Articles and Topics
What is Quality Child Care?
At the dawn of the 21st Century, more than half of the mothers of infants were employed at least part-time. This was true for three-fourths of the children aged three to five. We generally refer to the service those families will seek as day care or child care. I prefer to call it educare, for, in order to be beneficial to the child, it must include elements of education as well as care. Many countries are now adopting this term and abandoning the others because they do not do a good job of communicating what is involved. It is not just "baby sitting" or keeping children out of harm's way. It is a developmental experience of major significance.

By whatever name we call the service, it is a critically important experience in the life of a child. Aware of this, parental anxiety usually mounts as the time for selecting a site approaches. They ask themselves:

  • "What is the best type of care for my child?"

  • "How do I recognize good care when I see it?"

  • "Will this help or hurt my child?"

  • "How do I recognize a good program?"

What are your choices?

Supplementary care is usually provided in one of four ways:
  • A relative provides care, in her home or yours.

  • A non-relative comes to your home (a nanny).

  • You take your child to the home of a woman who provides care for a few children, perhaps including her own—family day care.

  • You enroll your child in a centre that may have from 30 to 150 children—centre care.
A fifth way is one that is not really child care—the father or partner cares for the child while the mother is away. Many families use—and even prefer—this arrangement.

Of these types, your community will have the least to say about the first and the last. It doesn't have much to say about nannies (a name that has never caught on in America), although there are many community colleges and technical institutes that offer training for such workers. But there are regulations in all 50 states that help you identify programs of high quality in both family day care and centre care. Here are some things to look for:

  • The operator's license or registration. Every child care centre (except those operated by churches, in some states) must have a license to operate, and this must be prominently displayed. Every legitimate family day care provider must be either registered or licensed. If not, say "thank you" and leave the premises.


  • The number of adults available for the children. There should be at least one adult for every four infants (one for three is even better), one adult for every six to eight toddlers, and one for every 10-15 preschool children.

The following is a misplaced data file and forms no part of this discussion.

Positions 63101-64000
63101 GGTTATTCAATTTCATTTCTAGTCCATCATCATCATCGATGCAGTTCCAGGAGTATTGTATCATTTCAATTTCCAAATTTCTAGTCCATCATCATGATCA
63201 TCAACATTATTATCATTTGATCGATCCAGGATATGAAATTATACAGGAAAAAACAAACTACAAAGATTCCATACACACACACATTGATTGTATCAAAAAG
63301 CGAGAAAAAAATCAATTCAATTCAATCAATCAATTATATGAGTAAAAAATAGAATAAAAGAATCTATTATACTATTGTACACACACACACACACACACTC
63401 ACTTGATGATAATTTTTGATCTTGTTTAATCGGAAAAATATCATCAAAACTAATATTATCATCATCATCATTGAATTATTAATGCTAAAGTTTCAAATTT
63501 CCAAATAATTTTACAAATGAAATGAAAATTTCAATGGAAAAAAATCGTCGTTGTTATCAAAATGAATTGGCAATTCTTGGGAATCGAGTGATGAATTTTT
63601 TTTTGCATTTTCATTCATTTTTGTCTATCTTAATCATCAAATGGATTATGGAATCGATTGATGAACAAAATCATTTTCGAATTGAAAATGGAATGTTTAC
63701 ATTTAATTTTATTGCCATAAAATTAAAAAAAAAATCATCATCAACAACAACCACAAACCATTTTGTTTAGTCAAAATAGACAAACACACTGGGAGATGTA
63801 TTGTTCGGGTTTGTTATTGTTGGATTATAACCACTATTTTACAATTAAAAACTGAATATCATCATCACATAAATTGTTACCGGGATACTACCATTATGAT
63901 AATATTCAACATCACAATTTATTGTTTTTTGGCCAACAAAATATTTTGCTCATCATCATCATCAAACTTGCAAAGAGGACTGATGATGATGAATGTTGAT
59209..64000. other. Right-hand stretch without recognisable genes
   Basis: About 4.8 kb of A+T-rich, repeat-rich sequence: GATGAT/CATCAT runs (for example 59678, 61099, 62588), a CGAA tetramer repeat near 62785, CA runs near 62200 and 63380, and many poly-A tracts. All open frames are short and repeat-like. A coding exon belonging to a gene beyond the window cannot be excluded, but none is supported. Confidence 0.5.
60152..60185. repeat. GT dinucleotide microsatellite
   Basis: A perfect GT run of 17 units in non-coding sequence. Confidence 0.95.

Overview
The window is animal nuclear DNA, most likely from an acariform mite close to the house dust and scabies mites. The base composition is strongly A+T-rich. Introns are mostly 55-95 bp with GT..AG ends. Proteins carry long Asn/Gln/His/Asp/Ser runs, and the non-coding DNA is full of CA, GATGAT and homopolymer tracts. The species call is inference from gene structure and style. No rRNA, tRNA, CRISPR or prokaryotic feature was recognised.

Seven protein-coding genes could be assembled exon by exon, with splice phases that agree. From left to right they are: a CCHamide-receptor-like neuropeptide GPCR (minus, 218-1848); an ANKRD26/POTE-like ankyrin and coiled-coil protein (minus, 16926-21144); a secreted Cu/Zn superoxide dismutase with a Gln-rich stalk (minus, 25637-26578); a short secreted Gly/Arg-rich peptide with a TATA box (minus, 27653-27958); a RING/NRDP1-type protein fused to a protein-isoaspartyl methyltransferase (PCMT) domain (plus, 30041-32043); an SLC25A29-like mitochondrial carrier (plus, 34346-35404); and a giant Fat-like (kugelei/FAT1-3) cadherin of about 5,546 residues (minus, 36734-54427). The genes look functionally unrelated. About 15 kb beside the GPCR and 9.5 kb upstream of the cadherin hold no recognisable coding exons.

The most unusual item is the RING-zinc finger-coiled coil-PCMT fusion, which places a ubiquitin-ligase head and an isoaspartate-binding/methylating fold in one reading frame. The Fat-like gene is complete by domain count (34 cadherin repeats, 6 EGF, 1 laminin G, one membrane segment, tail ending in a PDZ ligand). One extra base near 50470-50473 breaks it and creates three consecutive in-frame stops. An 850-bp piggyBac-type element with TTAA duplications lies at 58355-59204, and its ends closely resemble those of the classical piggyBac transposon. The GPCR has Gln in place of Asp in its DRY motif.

• The training of the providers. High-quality programs are staffed by people trained in child development and education. Ask about this in a pre-enrollment interview.


  • The appearance of the children. This indicator takes as a given that you would never enter an arrangement without visiting or observing. Are the children clean? Happy? Active? Seemingly healthy? Friendly? These factors may be the best way to judge quality.


  • The behaviour of the adults. Are they talking to the children? Do they smile and laugh? Comfort a hurt child? Respond when a child tries to get attention?


  • The condition of the environment. Is it clean? Is there enough space for everyone? Are there enough toys and learning materials for all the children to have some?


  • Freedom to visit. Are you free to visit, unannounced at any time. Run, do not walk, from any program with visitation restrictions.
Will child care help or hurt?

It depends on the quality of the program. If it is of high quality, there is no evidence that it is harmful and considerable evidence that it can benefit a child in terms of developmental progress. On the other hand, poor quality child care—just like poor quality home care—does not provide a good setting in which children can grow and learn. High-quality care will provide a healthful environment, educational opportunities, and a setting for favorable social and emotional growth. Make sure you're getting comprehensive educare. Don't settle for less.

How do you find good educare?

Start with the web. Go into the National Association for Child Care Resource and Referral Agencies (www.naccrra.org) and then click on Child Care Aware. That will give you a map of the entire country, from which you can select the state you are interested in. After that, you will get a list of the agencies located in different parts of the state. Click on one near you and you will get the telephone, fax, e-mail address, and web site (if the organization has one). There are many people out there who will help you make the right choice for your family.
Dr. Bettye M. Caldwell Ph.D. Professor of Pediatrics in Child Development and Education